Within the Notre-Dame chapel is a miraculous bell. This miraculous bell, prior to the 9th century, of very rare manufacture since it was forged and not cast, without a windchest, with a sort of handle to suspend it from the vault. It bears witness to the protection of the Virgin Mary, “Star of the Sea”, for sailors in danger. A plaque indicates the dates when the bell rang by itself during Mary’s intercessions.
The book of miracles, dated 1172, recounts 126 wonders that occurred in Rocamadour through the intercession of the Virgin Mary. In Camaret, a chapel was erected in honor of Notre-Dame de Rocamadour. Even today, people attribute events to Notre-Dame de Rocamadour. Here are some examples:
In 1956, an Englishwoman suffering from multiple sclerosis returned from Lourdes where she was not cured. “Since that’s it, I’m stopping at Rocamadour! “. Christian, the son of the baker is serving as an altar at this time. He sees this lady arriving in a wooden wheelchair. Her legs are covered with bandages. She attends mass in the miraculous chapel, while Christian serves mass in the basilica. At communion, the lady gets up from her chair, she is healed. You can imagine the amazement of the chapel or the basilica, everyone comes to see it. Christian saw her leave, pushing her chair herself.
And each year, to thank the Virgin Mary, she arrived by the Holy Way, climbed the Grand Staircase, carrying flowers to Notre-Dame de Rocamadour. Christian remembers having seen it laden with a sheaf of gladioli.
On August 28, 2016, five knowledgeable and experienced sailors left the harbor of Brest aboard a sailboat in the direction of the Black Stones. The heavy weather expected the next day does not allow them to continue to Ouessant. They decide to return to Brest.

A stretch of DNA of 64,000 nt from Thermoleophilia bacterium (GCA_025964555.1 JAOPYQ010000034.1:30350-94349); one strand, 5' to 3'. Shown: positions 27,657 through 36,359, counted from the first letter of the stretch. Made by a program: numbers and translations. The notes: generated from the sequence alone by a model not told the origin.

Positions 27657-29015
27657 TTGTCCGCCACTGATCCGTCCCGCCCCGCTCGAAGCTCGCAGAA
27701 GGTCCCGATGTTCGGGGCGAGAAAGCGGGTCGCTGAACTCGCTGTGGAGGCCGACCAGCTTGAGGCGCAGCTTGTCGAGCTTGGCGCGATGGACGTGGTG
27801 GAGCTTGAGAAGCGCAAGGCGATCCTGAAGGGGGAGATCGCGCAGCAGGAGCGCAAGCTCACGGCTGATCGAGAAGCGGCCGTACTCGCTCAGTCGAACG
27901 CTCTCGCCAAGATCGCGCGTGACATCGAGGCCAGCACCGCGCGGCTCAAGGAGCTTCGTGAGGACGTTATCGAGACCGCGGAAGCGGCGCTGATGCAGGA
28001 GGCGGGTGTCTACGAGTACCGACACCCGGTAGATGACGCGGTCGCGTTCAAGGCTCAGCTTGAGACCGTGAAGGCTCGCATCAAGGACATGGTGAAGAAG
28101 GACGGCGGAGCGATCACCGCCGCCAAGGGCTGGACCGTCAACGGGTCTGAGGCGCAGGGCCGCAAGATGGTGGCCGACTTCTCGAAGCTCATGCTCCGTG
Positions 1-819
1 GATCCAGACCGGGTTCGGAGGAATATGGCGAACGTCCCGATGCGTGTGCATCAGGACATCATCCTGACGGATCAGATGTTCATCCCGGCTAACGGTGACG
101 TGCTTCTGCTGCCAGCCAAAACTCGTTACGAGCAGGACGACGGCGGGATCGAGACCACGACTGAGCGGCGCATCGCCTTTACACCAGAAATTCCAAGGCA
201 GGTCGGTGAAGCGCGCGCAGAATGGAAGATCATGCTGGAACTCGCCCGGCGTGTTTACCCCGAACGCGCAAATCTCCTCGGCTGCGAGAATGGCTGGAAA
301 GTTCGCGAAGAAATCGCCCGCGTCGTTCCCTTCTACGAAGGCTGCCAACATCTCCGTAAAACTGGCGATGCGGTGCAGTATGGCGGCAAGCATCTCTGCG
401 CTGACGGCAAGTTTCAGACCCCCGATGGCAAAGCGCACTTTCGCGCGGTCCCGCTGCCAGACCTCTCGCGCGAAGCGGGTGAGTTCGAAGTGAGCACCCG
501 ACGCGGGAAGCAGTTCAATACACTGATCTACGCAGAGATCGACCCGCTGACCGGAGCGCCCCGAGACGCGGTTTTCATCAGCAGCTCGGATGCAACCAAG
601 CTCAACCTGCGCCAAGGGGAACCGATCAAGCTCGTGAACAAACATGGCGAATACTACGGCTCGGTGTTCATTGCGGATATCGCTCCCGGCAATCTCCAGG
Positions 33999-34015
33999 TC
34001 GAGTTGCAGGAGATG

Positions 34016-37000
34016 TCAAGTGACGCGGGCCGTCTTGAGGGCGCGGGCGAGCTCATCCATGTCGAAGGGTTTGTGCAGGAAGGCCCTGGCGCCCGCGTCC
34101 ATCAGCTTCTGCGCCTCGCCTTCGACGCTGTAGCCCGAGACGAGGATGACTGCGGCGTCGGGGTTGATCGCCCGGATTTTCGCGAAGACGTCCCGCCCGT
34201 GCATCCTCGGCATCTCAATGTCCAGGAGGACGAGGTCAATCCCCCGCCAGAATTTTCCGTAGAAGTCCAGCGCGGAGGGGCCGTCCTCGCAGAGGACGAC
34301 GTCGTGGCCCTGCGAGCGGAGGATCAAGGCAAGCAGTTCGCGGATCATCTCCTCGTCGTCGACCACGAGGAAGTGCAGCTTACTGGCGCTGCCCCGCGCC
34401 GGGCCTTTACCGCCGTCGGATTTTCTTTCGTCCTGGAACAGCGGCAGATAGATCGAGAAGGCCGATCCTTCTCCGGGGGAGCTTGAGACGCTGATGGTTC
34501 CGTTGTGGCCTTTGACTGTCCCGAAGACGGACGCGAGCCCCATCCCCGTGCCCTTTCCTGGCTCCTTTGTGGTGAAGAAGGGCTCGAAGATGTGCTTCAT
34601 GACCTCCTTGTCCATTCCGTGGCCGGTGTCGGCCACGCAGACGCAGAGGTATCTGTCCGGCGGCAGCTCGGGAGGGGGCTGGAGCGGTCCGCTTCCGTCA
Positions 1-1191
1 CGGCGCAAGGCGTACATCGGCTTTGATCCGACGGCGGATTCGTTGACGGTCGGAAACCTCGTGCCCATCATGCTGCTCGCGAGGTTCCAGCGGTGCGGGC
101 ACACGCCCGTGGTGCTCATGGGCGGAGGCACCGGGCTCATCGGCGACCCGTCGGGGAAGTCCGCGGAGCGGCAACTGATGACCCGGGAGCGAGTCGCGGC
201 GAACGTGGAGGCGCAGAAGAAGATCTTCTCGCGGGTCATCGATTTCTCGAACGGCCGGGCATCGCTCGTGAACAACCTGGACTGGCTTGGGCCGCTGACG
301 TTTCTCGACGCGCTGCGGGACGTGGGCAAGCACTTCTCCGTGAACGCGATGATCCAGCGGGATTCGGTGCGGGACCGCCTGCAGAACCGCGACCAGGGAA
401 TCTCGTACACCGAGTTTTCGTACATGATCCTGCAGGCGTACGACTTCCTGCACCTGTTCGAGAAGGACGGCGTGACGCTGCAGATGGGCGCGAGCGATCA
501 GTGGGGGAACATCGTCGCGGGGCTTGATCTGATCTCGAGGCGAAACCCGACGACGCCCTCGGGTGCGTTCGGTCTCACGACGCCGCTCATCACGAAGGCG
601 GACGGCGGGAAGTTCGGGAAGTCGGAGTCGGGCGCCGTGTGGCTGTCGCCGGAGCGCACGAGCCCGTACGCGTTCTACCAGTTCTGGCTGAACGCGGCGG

Sunday, August 29 after Sunday mass, they train in the harbor of Brest to do maneuvers. Everything is going well for the “man overboard” exercise, despite some nice gusts of wind. Until a brutal jibe which sends the balm to the other side of the edge, hitting Hubert violently in the head. He falls. Clement calls for help; Claire does everything so that Hubert does not lose consciousness; Marie, a member of the crew, tends to the bleeding wound.
Everyone knows the protection of Notre-Dame de Rocamadour for sailors; Marie had come as a volunteer to make visits to the Sanctuary in July. All their actions are accompanied by prayer to the Virgin Mary.
The rescuers arrived in 15 minutes on board an SNSM boat registered in Camaret and bearing the name of “Notre-Dame de Rocamadour”. Taken to the hospital, Hubert suffers from a head trauma. Today he has no after-effects and has resumed sailing. Marie came to give thanks to Rocamadour and to thank Our Lady on October 29, 2016.
Rocamadour was a dependency of the abbey of Tulle to the north in the Bas Limousin. The buildings of Rocamadour (from ròca, cliff and saint Amador) rise in stages up the side of a cliff on the right bank of the Alzou, which runs between rocky walls 120 metres (390 ft) in height.
Flights of steps ascend from the lower town to the churches, a group of massive buildings half-way up the cliff. The chief of them is the pilgrimage church of Notre Dame (rebuilt in its present configuration from 1479), containing the cult image at the centre of the site, a wooden Black Madonna reputed to have been carved by Saint Amator (Amadour) himself.
The small Benedictine community continued to use the small twelfth-century church of Saint-Michel, above and to the side. Below, the pilgrimage church opens onto a terrace where pilgrims could assemble, called the Plateau of St Michel, where there is a broken sword said to be a fragment of Durandal, once wielded by the hero Roland.
The interior walls of the church of St. Sauveur are covered with paintings and inscriptions recalling the pilgrimages of celebrated people. The subterranean church of St. Amadour (1166) extends beneath St. Sauveur and contains relics of the saint. On the summit of the cliff stands the château built in the Middle Ages to defend the sanctuaries.
Feast Day - 20th August
The Annual Feast Day of Black Madonna of Rocamadour or Our Lady of Rocamadour held on 20th August.
Church Visiting Time
Rue de la Haberdashery,
46500, Rocamadour, France.
Tel : +33 5 65 14 10 59
How to reach the Basilica
Brive–Souillac International Airport in France is the nearby Airport to the Sanctuary.
Rocamadour – Padirac Railway Station in Rocamadour, France is the nearby Train station to the Sanctuary.